Now the preppers know they have supplies. They wont be forced to eat off the land till the supplies run down and are smart enough to know they can dole out those supplies when they are forced to take some off the land to mitigate the intensity against their bodies.

The prepper also knows the only place they may be able to garden is in raised beds that are pre, prepared to the bottom, so they can actually deep till them to bring more nutrients to the surface. The wise prepper has poly tarp covers for their beds, with wind proof tie downs to keep them covered. They also have greenhouse frames and materials for air filtering during the growing season.

They will likely have survey meters so they can select the healthiest crops to can and store, and reject ones that are not.

They have planned. They have prepped. They are prepared to repel and extinguish threats from the survivor man group and the rest of the people who have not, and only need to wait for natural selection to take away that threat.

Even today hunting is banned in parts of Europe as the animals are to radioactive to eat from the Chernobyl disaster. Farms in the UK raise sheep they can never sell or remove from the property as they are radioactive. They cant even shear the wool and sell it.Wild boar in Germany that are illegal to hunt?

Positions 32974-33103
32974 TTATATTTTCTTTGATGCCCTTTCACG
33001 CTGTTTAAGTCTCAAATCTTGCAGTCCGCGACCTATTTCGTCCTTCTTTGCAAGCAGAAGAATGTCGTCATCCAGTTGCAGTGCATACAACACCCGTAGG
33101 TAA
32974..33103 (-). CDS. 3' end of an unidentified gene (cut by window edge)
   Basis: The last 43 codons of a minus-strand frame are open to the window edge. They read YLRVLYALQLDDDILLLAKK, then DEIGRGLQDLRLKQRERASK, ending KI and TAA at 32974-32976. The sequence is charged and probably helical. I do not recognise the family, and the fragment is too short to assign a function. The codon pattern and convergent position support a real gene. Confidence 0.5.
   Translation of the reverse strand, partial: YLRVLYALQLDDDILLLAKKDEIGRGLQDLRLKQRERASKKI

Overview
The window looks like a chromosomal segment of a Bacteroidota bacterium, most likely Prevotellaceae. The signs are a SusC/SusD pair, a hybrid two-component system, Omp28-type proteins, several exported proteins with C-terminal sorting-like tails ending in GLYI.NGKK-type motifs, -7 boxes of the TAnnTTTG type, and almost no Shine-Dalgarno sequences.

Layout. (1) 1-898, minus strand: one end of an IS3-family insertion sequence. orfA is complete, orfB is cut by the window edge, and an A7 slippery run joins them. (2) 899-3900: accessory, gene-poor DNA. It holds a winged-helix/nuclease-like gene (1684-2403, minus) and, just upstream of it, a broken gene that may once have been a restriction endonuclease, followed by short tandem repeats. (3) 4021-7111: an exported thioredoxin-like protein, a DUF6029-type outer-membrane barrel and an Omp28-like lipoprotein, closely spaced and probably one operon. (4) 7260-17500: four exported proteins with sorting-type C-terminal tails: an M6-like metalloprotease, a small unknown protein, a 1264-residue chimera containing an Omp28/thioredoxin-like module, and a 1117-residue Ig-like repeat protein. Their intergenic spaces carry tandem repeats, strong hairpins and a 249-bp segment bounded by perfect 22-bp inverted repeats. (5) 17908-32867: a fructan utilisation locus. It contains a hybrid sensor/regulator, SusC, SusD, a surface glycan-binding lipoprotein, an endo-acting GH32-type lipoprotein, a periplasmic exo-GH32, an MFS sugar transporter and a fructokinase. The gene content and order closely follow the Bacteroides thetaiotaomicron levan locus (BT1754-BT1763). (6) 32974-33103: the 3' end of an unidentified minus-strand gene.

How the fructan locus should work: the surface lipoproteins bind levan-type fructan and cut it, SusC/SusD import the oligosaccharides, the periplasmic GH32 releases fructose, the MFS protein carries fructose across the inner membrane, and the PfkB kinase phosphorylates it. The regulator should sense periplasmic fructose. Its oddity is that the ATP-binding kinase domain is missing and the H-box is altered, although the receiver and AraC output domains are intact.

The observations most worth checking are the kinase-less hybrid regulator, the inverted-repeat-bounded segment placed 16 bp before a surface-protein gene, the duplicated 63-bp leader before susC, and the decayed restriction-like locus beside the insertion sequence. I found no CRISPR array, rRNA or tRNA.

There is a lot more to it than being a flint knapping Les Stroud groupie, though those are key skills for the here and now and should always be encouraged. I like to see people learn from the clothes on their back and empty pockets, and go from there since the skills also teach a pattern of resource observation and gathering, as well as thinking "one ahead."



posted on Jun, 5 2011 @ 03:27 PM
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reply to post by argentus
 


I fully agree. The best that could happen is food prices triple in less than 10 years. The smart money is in long term storage foods, As well as discounted foods due to overproduction. Those discounted foods take up valuable warehouse space so the do sell them off cheap if they are not moving on the shelf in the store.

Just watching for those special sales saves so much its amazing. The savings over the long haul on long term food will blow people away.